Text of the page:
Ford Dishes the Dirt on the Updated 2016 Explorer
“America’s Favorite SUV” Gets Cosmetic Surgery in LA
Ford will be revealing the 2016 Explorer in Los Angeles, and perhaps in a bid to fit in with the city’s movie stars and socialites, the SUV is getting a bit of a nip/tuck.
Most obvious of the changes is updated styling for the Explorer. A revised front fascia includes new headlights and fenders, as well as a restyled hood, bumper, and grille, which refines the current Explorer’s three-bar design. The look is more upright and truck-like, which we think makes the SUV look more like its predecessors and less like the car-based crossover it is. A new rear bumper, hatchback, liftgate, and tail lights highlight changes to the back end of the 2016 Explorer, with some added chrome flourishes on the liftgate and exhaust outlets.
The cosmetic changes improve more than looks though. Ford claims that the new Explorer is five percent more aerodynamic than the outgoing model, with aero efficiency further improved by active grille shutters, “air curtains” in the foglamps that direct air cleanly around the vehicle, and aircraft-inspired strakes for the SUV’s D-pillar, reducing turbulence.
Other changes go deeper than the Explorer’s styling, with Ford’s excellent 2.3L EcoBoost I-4 replacing the 2.0L EcoBoost in today’s Explorer. Ford estimates the EcoBoost 2.3L will make 270 hp and 300 lb-ft of torque in the Explorer, which represents an increase of 30 hp and 30 lb-ft over the old 2.0L. Still available are the naturally aspirated 3.5L V-6 and the twin-turbo 3.5L EcoBoost V-6, making the same power as the current Explorer V-6s.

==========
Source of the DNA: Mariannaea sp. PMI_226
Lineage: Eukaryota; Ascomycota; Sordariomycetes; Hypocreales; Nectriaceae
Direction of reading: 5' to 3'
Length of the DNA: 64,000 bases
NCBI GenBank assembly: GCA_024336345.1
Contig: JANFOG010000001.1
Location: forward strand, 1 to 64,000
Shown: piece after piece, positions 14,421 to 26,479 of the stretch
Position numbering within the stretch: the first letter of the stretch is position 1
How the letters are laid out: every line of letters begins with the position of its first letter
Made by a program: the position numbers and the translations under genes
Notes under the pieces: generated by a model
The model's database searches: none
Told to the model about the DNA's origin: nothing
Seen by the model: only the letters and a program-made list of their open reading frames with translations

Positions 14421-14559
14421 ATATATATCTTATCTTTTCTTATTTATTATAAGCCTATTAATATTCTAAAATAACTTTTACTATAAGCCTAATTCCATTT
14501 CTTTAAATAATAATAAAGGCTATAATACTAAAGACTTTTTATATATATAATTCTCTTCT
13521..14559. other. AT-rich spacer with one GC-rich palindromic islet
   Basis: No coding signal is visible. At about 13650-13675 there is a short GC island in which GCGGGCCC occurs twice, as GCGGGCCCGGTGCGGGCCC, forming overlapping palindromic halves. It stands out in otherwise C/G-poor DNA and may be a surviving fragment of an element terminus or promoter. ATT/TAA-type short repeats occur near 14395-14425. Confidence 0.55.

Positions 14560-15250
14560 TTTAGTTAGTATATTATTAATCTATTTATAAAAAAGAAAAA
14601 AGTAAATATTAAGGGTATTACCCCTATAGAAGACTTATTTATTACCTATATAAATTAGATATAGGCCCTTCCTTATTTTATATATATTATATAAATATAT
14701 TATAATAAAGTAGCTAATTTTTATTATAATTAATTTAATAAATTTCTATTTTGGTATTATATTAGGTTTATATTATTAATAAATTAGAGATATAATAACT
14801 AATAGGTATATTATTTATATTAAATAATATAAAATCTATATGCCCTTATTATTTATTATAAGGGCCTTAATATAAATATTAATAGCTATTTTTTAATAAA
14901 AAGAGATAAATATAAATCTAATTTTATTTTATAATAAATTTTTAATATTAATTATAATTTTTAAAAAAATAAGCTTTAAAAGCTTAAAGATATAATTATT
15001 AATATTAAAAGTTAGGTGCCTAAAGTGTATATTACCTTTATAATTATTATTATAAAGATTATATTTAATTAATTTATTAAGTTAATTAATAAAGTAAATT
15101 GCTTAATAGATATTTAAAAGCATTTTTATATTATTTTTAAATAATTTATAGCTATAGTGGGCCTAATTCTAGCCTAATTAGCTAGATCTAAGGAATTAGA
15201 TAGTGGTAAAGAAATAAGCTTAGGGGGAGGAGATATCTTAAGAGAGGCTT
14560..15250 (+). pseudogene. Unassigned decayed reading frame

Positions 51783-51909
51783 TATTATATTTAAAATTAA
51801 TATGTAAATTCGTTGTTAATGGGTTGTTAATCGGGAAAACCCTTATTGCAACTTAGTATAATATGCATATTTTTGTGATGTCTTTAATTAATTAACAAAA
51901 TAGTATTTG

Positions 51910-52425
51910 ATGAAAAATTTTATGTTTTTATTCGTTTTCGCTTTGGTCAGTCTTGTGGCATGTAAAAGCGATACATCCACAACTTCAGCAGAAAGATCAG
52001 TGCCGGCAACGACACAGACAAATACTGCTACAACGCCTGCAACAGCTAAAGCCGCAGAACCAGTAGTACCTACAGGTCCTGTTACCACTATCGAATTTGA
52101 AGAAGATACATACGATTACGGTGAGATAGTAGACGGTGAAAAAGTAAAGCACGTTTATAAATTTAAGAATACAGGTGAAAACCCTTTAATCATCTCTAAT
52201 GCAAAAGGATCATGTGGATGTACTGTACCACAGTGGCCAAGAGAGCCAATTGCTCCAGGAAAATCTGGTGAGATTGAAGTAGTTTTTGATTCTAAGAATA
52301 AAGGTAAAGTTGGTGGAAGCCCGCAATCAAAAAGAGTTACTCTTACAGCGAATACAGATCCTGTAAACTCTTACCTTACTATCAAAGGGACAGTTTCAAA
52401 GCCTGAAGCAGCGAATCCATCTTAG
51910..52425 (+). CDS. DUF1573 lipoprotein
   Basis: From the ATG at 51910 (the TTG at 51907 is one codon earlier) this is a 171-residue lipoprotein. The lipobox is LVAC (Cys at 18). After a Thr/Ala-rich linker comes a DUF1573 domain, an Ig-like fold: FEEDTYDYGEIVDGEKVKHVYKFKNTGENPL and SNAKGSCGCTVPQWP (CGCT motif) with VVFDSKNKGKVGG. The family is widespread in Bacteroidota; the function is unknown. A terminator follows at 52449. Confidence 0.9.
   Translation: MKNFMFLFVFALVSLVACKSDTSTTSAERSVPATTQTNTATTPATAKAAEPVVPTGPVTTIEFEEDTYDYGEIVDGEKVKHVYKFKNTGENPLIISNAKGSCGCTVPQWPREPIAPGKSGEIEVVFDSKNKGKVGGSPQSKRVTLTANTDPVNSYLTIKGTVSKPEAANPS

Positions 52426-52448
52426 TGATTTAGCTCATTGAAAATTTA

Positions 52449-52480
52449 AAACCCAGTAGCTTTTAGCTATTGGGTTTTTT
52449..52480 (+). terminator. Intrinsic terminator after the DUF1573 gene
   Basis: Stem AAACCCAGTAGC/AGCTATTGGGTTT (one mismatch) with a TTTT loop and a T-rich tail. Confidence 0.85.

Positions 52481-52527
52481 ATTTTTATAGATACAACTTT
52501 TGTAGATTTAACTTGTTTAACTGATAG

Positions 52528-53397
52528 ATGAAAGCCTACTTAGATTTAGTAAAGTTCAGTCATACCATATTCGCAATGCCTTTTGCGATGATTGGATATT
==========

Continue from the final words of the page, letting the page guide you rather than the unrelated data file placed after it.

The 2016 Explorer is the latest Ford to get a top-spec Platinum trim level as well. The fanciest of Explorers is treated to a unique front mesh grille, satin chrome exterior accents, 20-inch wheels with dark satin accents, a dual-panel moonroof, and beautiful quilted-leather seating, among other refinements. The Platinum will come standard with the top-of-the-line 3.5L EcoBoost, which makes 365 hp, as well as all-wheel drive and Ford’s updated Terrain Management System, which we saw last week on the overseas-market Ford Everest.
Returning for 2016 are the base, XLT, Sport, and Limited trims. Each is updated with feature-shuffling and improved refinement over its 2015 counterpart. LED low-beam headlights and taillights are now standard on every 2016 Explorer, with LED “signature lighting” added to the Limited and above trim levels. Other notable optional features include a hands-free rear liftgate; active park assist, perpendicular park assist, and park-out assist; and front and rear cameras with washers.
As we’ve said before, we expect the updates to the new Explorer to solidify the vehicle’s best-selling status, as the large crossover consistently sells better than most of its competition (including Ford’s other three-row SUVs). We’ll see the new Explorer in person in just a few days, and we’ll bring you more details then.